Red-Headed Woman

By Natalie Jones

Femmes fatales are often revered by women, feared by men and adored by the camera. Within the first few minutes of Red-Headed Woman, we are charmed and seduced by Lil “Red” Andrews (Jean Harlow), despite her deceitful intentions and our moral sensibilities. She is an enigmatic figure who seems to be constantly playing roles, adopting different voices, performing for audiences.

In the opening scene, Lil excitedly reveals to her friend, Sally (Una Merkel), that she is going to surprise her married boss, Bill (Chester Morris), at his house that night to help him write some “important letters.” Sally claims that Bill is madly in love with his wife, but Lil persists. As soon as Lil’s husband walks into the bar and sees her gossiping, she puts down her bottle of breath-freshening spray and rushes over to him with an unthreatening smile now plastered on her face. She gushes, “Hello, hon!” It’s not long before he’s wiping her lipstick from his face with a handkerchief, while she’s fixing herself with a victorious smirk.

Lil is confident and certain about every single detail of her seductions, and can anticipate the effect that her presence will have on men. Before Bill even knocks on her door, she casually primps her hair in the bathroom mirror and announces that he can come in. She predicts their every move, while simultaneously acting as though she isn’t already steps ahead of them. Whenever she appears to suddenly accommodate the desires of men in her life, it’s merely a façade. She refuses to be ignored or denied by these men, so she initially uses their expectation of her innocent passivity to her advantage.

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When her boss confesses his attraction to her, she feigns modesty with a sweet, almost Southern lilt in her voice. Before he can respond, she declares, “I’ll take a drink now!” without waiting for him to extend the offer. Her facial expression immediately changes once his back is turned, revealing a determined woman who is constantly plotting and advancing her next move.

After a series of successful double-crosses, triple-crosses, and even quadruple-crosses orchestrated by Lil, practically everyone she meets becomes captured by her appeal, providing her with personal satisfaction and sexual freedom.

When Sally teases her about being a homewrecker, Lil maintains, “A girl who doesn’t get ahead’s a fool!” Lil’s use of her sexuality to “get ahead” is what provides her with agency and social mobility. By weaponizing her own sexuality, she ultimately outsmarts both the judgmental townspeople who ridicule her behavior and the men who don’t realize that she is manipulating them for her own gain.

In addition to being a fascinating representation of a wonderfully immoral and complicated female character, the film’s script is also exceptionally smart and funny. There are some fantastic lines, such as, “When I kiss ‘em, they stay kissed for a long time!” or, “You’re going to invite your guests to a party at my house in your honor, and if you don’t invite them within five minutes, I’ll make a scene that Shakespeare couldn’t top.” A witty exchange with Sally that takes place toward the end of the film reveals the excitement that Lil feels from her romantic freedom:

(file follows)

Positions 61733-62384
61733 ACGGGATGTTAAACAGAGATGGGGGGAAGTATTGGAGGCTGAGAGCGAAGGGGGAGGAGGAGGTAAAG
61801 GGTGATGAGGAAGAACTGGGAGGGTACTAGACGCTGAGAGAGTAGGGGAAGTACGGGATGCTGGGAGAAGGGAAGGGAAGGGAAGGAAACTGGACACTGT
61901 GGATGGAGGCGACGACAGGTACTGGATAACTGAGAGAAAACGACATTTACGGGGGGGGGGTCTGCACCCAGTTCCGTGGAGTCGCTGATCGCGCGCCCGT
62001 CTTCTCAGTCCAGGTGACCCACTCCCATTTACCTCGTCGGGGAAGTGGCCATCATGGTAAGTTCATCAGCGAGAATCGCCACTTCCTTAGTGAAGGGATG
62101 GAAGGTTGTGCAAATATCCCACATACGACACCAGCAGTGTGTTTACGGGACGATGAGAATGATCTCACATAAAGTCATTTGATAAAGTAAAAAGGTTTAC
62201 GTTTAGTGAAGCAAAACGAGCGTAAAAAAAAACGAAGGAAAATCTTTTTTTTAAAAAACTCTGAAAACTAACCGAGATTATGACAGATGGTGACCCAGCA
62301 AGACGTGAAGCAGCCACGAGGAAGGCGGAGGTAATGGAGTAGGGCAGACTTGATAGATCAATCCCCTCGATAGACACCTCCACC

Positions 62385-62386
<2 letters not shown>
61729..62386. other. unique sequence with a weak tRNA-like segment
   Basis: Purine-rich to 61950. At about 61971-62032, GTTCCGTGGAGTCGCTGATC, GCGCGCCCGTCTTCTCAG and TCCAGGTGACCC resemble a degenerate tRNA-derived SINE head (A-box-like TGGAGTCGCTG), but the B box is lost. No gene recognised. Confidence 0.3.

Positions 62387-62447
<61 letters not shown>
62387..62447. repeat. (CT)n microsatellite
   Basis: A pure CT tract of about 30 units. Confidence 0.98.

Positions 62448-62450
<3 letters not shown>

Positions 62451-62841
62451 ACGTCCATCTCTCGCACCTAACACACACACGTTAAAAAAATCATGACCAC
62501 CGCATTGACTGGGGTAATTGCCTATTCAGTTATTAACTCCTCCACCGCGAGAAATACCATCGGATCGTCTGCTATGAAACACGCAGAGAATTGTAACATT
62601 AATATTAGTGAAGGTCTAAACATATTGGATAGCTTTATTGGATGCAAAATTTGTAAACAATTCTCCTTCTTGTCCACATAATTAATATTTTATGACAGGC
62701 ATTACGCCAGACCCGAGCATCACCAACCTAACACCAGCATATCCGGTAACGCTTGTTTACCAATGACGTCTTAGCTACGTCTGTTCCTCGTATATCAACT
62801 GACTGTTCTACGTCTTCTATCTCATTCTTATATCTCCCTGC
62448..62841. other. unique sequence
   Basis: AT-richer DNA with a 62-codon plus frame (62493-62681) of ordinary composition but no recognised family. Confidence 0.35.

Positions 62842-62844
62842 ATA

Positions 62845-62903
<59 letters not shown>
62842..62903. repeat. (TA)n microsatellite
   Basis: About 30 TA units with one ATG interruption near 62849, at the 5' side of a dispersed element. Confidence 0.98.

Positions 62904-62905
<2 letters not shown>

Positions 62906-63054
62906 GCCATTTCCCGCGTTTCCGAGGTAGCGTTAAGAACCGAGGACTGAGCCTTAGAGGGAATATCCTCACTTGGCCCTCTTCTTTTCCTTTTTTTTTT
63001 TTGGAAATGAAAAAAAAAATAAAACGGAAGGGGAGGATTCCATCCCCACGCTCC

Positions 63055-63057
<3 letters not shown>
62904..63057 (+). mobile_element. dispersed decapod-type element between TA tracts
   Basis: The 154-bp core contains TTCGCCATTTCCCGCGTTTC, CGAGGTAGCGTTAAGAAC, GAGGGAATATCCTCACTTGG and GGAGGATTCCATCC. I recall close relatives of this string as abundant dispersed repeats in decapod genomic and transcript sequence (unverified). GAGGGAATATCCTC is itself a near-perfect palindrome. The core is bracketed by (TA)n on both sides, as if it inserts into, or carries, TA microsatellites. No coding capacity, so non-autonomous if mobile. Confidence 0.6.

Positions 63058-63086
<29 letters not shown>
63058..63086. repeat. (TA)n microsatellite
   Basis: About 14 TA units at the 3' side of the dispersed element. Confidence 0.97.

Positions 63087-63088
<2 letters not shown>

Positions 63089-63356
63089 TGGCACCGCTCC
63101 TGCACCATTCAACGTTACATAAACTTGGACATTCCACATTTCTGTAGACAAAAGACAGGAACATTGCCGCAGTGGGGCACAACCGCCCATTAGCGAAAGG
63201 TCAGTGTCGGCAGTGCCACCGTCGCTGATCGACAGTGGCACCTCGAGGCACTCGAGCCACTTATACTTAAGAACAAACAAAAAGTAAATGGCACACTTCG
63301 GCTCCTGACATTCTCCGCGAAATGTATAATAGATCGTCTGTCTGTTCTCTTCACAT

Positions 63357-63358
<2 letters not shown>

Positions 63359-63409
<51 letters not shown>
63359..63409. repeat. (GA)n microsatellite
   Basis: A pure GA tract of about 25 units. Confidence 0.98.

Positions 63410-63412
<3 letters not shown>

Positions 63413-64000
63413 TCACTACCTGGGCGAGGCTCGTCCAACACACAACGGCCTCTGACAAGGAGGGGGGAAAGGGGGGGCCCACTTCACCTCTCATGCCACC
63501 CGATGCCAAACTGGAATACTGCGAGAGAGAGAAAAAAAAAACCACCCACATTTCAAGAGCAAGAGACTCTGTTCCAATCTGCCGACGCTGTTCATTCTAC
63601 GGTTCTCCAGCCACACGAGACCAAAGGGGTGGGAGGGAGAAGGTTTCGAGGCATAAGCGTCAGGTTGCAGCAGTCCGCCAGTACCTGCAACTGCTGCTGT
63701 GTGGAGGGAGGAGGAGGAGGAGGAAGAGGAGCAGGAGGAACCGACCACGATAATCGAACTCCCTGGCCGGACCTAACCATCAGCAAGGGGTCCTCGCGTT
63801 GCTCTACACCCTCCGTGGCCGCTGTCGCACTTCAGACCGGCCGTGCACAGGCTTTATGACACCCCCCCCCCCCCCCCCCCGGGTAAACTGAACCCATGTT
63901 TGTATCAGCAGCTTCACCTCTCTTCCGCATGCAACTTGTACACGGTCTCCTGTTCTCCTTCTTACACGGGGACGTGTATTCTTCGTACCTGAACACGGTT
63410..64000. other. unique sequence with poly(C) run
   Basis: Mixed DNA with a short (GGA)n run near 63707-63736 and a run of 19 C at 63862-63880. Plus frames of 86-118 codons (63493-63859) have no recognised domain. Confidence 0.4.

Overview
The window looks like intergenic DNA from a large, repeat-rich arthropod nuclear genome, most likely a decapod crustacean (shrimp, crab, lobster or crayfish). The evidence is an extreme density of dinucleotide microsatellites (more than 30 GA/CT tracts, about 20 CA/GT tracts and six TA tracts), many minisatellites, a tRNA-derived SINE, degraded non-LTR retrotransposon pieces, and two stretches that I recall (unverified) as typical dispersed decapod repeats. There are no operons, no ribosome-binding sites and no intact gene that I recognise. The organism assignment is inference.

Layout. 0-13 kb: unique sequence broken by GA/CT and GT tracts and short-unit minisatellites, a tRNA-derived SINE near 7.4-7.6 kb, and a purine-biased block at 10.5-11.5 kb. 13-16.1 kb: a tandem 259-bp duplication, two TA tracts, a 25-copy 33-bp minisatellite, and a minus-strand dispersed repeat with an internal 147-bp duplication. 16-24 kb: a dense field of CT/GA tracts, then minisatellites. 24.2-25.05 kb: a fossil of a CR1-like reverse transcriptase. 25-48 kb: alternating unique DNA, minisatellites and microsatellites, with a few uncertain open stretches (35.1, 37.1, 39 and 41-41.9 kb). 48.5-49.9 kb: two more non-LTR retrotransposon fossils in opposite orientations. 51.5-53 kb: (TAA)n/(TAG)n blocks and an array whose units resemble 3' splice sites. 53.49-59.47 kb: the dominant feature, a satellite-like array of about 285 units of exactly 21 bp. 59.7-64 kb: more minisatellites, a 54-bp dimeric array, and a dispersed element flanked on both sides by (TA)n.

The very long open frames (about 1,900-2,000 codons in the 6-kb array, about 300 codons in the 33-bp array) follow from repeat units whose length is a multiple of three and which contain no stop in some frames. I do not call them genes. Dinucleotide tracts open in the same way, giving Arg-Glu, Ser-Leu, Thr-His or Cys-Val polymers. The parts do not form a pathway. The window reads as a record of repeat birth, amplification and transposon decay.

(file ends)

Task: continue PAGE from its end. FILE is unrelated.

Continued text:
Lil:   I’m in love, and I’m going to be married!
Sally:   You’re gonna marry Albert?
Lil:   No, Charlie Gaerste!
Sally:   You’re in love with Charlie Gaerste?
Lil:   No, Albert!

Both of the women are grinning during the conversation, understanding that Lil doesn’t feel morally compelled to make a choice between the two men. Red-Headed Woman highlights this comedic exchange to contribute to larger themes of female agency and sexual independence. Many noir films would later utilize this characteristic as a means of justifying the liberated woman’s inevitable downfall; the so-called “dangerous woman” is often reproached, exiled, or even murdered for her immoral behaviors. Her fate is ultimately determined by forces and anxieties that locate the dangerous woman’s existence as cautionary, her errant behaviors worthy of punishment.

While Lil does fulfill some common characteristics of the dangerous woman in her manipulation of men for social gain, she, refreshingly, does not receive a moral treatment at the end of the film. These men are forced to reconcile their attraction to her with the knowledge that, ultimately, she will always be the arbiter of power. At the end of this Pre-Code film, Lil is surrounded by a group of interested men and is doing what she wants: being charming, performing, and getting ahead.

 

 

 

 

Natalie Jones is a student living in Manchester, New Hampshire. She can distinctly remember where she was and how the rest of her day went after seeing Chantal Akerman’s Jeanne Dielman for the first time. While her critical interests vary, she is often resolved to viewing and responding to films through a feminist lens.

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